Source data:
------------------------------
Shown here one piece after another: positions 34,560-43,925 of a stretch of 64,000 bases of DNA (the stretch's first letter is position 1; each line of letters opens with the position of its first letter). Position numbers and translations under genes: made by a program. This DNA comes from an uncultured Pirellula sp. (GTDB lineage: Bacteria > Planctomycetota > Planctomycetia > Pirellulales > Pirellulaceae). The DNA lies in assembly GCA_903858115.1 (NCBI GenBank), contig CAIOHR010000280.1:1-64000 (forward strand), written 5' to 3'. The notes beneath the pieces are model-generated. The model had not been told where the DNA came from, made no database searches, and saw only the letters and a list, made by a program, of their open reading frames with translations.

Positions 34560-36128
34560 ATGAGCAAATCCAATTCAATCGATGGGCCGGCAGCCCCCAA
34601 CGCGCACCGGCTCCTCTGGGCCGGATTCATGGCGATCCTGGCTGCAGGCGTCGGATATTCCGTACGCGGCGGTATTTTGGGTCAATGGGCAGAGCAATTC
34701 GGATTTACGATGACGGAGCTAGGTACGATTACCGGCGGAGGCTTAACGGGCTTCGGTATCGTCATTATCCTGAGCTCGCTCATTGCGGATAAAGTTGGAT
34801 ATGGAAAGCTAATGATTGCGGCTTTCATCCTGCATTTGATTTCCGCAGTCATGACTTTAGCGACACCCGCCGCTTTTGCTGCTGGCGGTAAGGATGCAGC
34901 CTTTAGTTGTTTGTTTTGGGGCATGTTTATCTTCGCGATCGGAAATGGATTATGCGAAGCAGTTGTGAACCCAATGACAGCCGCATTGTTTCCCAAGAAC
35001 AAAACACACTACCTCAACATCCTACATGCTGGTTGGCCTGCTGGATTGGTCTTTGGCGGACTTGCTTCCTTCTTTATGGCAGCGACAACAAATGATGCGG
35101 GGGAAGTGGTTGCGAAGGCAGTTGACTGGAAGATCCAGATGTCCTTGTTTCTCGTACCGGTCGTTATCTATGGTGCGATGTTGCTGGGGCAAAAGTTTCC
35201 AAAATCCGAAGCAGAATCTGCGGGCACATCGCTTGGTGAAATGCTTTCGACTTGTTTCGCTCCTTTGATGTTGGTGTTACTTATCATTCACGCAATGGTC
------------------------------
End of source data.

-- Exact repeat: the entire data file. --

Shown here one piece after another: positions 34,560-43,925 of a stretch of 64,000 bases of DNA (the stretch's first letter is position 1; each line of letters opens with the position of its first letter). Position numbers and translations under genes: made by a program. This DNA comes from an uncultured Pirellula sp. (GTDB lineage: Bacteria > Planctomycetota > Planctomycetia > Pirellulales > Pirellulaceae). The DNA lies in assembly GCA_903858115.1 (NCBI GenBank), contig CAIOHR010000280.1:1-64000 (forward strand), written 5' to 3'. The notes beneath the pieces are model-generated. The model had not been told where the DNA came from, made no database searches, and saw only the letters and a list, made by a program, of their open reading frames with translations.

Positions 34560-36128
34560 ATGAGCAAATCCAATTCAATCGATGGGCCGGCAGCCCCCAA
34601 CGCGCACCGGCTCCTCTGGGCCGGATTCATGGCGATCCTGGCTGCAGGCGTCGGATATTCCGTACGCGGCGGTATTTTGGGTCAATGGGCAGAGCAATTC
34701 GGATTTACGATGACGGAGCTAGGTACGATTACCGGCGGAGGCTTAACGGGCTTCGGTATCGTCATTATCCTGAGCTCGCTCATTGCGGATAAAGTTGGAT
34801 ATGGAAAGCTAATGATTGCGGCTTTCATCCTGCATTTGATTTCCGCAGTCATGACTTTAGCGACACCCGCCGCTTTTGCTGCTGGCGGTAAGGATGCAGC
34901 CTTTAGTTGTTTGTTTTGGGGCATGTTTATCTTCGCGATCGGAAATGGATTATGCGAAGCAGTTGTGAACCCAATGACAGCCGCATTGTTTCCCAAGAAC
35001 AAAACACACTACCTCAACATCCTACATGCTGGTTGGCCTGCTGGATTGGTCTTTGGCGGACTTGCTTCCTTCTTTATGGCAGCGACAACAAATGATGCGG
35101 GGGAAGTGGTTGCGAAGGCAGTTGACTGGAAGATCCAGATGTCCTTGTTTCTCGTACCGGTCGTTATCTATGGTGCGATGTTGCTGGGGCAAAAGTTTCC
35201 AAAATCCGAAGCAGAATCTGCGGGCACATCGCTTGGTGAAATGCTTTCGACTTGTTTCGCTCCTTTGATGTTGGTGTTACTTATCATTCACGCAATGGTC